How to apply the Easy Rule of Life, Review of Look Ma Life’s Easy

courtesy: Ernie J. Zelinski

EDMONTON, AB, Dec. 1, 2012/ Troy Media/ – As an avid fan of Ernie Zelinski since his original release of the The Joy Of Not Working through toHow to Retire Happy Wild and Free and having read and re-read many of Ernie’s books over the years, I eagerly awaited the arrival of Look Ma, Life’s Easy.

While virtually all of Zelinski’s books have had his signature style – offering inspiring and thought provoking nuggets of wisdom and life lessons – this one is different. It’s written in a story style, in the form of a parable, a fable in some ways reminiscent of Robin Sharma’s, The Monk Who Sold His Ferrari, but still uniquely Zelinski.

The story revolves around Sheldon, a young man, and Brock, an obviously successful, prosperous and confident middle-aged man. The two meet as Brock encounters Sheldon admiring Brock’s pristine vintage Mercedes 190 SL black ragtop parked on a Vancouver street.

With Sheldon’s obvious envy, Brock reassures him that he too could own one. But Sheldon’s come up with several reasons that would never happen.

Sometimes we look at things as unattainable so we immediately write them off. But Brock challenges Sheldon by illustrating the difference between something that is difficult and something that is impossible. Sadly, as human beings we tend to shy away from the difficult, believing them to be impossible. This attitude, more often than not, hinders and limits us from reaching our true potential and achieving what we really want.

Of course, there is a price to pay to achieve your desired result. You have to work at it, make the effort and put in the time. “It’s a basic rule of the universe,” Zelinski says “and it’s called the Easy Rule of Life.” It says:

“Do the easy and comfortable and life ends up being difficult. Do the difficult and uncomfortable and life ends up being easy.”

This is the main message of the book.

Brock offers to take Sheldon under his wing, showing the young man how he is only limited by his own limiting beliefs. The two go though a series of adventures, meeting a number of interesting characters along the way.

It’s a truly compelling story and, as you turn the pages you wonder both what the duo are going to do next or what the next lesson to be learned will be.

Unlike many of Zelinski’s other books, where you can pick up the book and read a chapter, put it down, then read another, this is certainly one where you want to delectably consume page by page, like a novel.

If you have ever met Zelinski, as I have, saw him on TV or heard him speak, you can certainly hear his voice in Brock’s. While knowledgeable and well-read Brock comes across at times during the story as being outright flippant, with a touch of “know-it-allness”. And when you think something has gone to his head or maybe gone too far, for example during a seminar when a doubter decides that he’s heard enough of his arrogance and wants to leave and file a complaint against him, the doubter is immediately challenged. At that point, Zelinski literally pulls yet another rabbit out of his hat to redeem himself.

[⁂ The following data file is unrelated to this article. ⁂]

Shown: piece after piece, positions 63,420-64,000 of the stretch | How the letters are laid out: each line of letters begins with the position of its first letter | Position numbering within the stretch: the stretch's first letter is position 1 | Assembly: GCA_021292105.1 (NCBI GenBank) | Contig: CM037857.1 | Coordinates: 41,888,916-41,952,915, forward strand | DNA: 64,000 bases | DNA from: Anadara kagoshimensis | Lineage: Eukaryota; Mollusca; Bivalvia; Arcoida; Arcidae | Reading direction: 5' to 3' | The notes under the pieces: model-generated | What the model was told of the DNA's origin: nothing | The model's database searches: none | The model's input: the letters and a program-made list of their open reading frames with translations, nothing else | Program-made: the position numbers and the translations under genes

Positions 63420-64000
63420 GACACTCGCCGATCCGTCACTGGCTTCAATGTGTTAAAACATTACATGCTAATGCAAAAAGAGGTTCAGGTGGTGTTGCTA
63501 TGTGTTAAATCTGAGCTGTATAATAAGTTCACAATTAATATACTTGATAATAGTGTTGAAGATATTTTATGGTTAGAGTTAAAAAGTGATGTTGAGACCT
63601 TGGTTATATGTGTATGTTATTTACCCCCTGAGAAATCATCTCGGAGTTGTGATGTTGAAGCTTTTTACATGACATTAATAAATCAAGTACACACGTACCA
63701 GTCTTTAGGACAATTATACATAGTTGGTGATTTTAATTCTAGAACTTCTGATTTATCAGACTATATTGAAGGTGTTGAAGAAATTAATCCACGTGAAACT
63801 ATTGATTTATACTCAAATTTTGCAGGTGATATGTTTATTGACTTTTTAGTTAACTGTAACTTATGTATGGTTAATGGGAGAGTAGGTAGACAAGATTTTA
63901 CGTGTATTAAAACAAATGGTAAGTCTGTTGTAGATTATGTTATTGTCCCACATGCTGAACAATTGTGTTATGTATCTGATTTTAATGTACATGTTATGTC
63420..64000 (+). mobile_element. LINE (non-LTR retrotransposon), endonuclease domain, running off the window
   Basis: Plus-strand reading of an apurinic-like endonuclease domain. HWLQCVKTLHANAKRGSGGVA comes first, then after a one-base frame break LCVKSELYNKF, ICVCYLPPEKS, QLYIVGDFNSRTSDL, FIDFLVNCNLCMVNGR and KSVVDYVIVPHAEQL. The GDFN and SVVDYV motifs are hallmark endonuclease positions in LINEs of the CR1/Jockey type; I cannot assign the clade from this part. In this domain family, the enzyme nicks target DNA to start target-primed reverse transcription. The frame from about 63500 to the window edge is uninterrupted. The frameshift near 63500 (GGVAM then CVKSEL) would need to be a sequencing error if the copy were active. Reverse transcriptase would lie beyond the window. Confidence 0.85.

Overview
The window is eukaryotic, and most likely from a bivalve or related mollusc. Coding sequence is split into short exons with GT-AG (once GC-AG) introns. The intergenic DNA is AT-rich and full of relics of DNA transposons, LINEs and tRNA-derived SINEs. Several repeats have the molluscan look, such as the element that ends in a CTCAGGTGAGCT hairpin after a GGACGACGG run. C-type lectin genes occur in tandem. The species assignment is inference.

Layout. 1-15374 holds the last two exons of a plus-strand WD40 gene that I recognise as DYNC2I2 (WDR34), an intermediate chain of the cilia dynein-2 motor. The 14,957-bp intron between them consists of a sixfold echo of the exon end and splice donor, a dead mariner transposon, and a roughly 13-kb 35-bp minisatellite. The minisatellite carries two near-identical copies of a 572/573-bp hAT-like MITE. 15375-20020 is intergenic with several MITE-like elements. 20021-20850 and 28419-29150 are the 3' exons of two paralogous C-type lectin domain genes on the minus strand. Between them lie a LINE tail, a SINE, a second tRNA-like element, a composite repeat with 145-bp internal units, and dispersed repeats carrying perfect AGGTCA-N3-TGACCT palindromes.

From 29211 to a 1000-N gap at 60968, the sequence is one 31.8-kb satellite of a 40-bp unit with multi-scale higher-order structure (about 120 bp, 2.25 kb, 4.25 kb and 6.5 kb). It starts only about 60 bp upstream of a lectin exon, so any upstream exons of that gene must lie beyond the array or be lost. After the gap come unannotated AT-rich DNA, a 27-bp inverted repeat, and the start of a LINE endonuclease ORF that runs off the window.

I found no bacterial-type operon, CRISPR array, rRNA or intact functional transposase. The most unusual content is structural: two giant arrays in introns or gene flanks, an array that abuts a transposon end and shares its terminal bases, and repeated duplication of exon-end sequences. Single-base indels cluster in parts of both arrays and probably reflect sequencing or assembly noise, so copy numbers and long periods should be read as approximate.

The doubter is put in a position of proving Brock’s lesson if he leaves but if he stays he will either be transformed or have much more ammunition to use against him. Either way, the doubter is better off staying.

The book is much more than a story about a successful man guiding a young man who wants a car. Sheldon in many respects can be anyone: there seems to be a little bit of Sheldon in all of us. At some point in our lives we seek guidance, mentorship, and inspiration; maybe some of us just need a good swift kick in the pants to get us going.

Regardless, if you are looking for any of these or perhaps a good story to read, Look Ma, Life’s Easy should be immediately added to your must-read list.

Look Ma, Life’s Easy: An Inspirational Novel about How Ordinary People Attain Extraordinary Success and Remarkable Prosperity (186 pages) by Ernie J. Zelinski.

Greg Gazin is a Tech Columnist, Small Business and Technology Speaker and Senior Editor at Troy Media. He can be reached at Gadgetguy.CA on Twitter @gadgetgreg. 

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  1. Great review and summary of the book. I recently (in the past month or so) binged Ernie’s books including The Joy of Not Working, How to Retire Happy Wild and Free, and now Look ma, life’s easy! Love that the books are extraordinary relevant and timely during the covid-19 pandemic. I also echo the idea that Sheldon is really in all of us. In some ways, parables are one of my favourite non-fiction book types as the stories can help you remember and solidify concepts in your mind (think The Alchemist or the recent The 5 AM Club by Robin Sharma).

    • Greg Gazin says

      Thanks Wang! Glad you enjoyed the review. It’s another great Zelinski title.
      And Yes, it’s amazing how some things are evergreen, i.e. always relevant, but also how some things can be so timely as if they were conceived, written or created today!

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